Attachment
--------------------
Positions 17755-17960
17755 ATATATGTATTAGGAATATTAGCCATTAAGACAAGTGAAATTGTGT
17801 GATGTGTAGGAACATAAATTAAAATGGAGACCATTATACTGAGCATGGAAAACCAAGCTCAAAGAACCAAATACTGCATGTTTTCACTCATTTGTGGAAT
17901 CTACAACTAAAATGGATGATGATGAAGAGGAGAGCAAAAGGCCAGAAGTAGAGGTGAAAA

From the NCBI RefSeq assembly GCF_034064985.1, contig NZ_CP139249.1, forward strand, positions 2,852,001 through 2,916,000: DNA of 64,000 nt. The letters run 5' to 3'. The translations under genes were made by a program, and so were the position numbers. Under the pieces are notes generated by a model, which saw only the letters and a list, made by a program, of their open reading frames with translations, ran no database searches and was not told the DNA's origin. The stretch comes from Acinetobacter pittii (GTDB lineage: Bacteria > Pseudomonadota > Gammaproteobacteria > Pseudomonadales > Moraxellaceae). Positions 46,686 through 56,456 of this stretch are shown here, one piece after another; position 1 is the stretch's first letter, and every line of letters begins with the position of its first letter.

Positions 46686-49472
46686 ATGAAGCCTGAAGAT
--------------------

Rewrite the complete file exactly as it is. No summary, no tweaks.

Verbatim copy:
Positions 17755-17960
17755 ATATATGTATTAGGAATATTAGCCATTAAGACAAGTGAAATTGTGT
17801 GATGTGTAGGAACATAAATTAAAATGGAGACCATTATACTGAGCATGGAAAACCAAGCTCAAAGAACCAAATACTGCATGTTTTCACTCATTTGTGGAAT
17901 CTACAACTAAAATGGATGATGATGAAGAGGAGAGCAAAAGGCCAGAAGTAGAGGTGAAAA

From the NCBI RefSeq assembly GCF_034064985.1, contig NZ_CP139249.1, forward strand, positions 2,852,001 through 2,916,000: DNA of 64,000 nt. The letters run 5' to 3'. The translations under genes were made by a program, and so were the position numbers. Under the pieces are notes generated by a model, which saw only the letters and a list, made by a program, of their open reading frames with translations, ran no database searches and was not told the DNA's origin. The stretch comes from Acinetobacter pittii (GTDB lineage: Bacteria > Pseudomonadota > Gammaproteobacteria > Pseudomonadales > Moraxellaceae). Positions 46,686 through 56,456 of this stretch are shown here, one piece after another; position 1 is the stretch's first letter, and every line of letters begins with the position of its first letter.

Positions 46686-49472
46686 ATGAAGCCTGAAGAT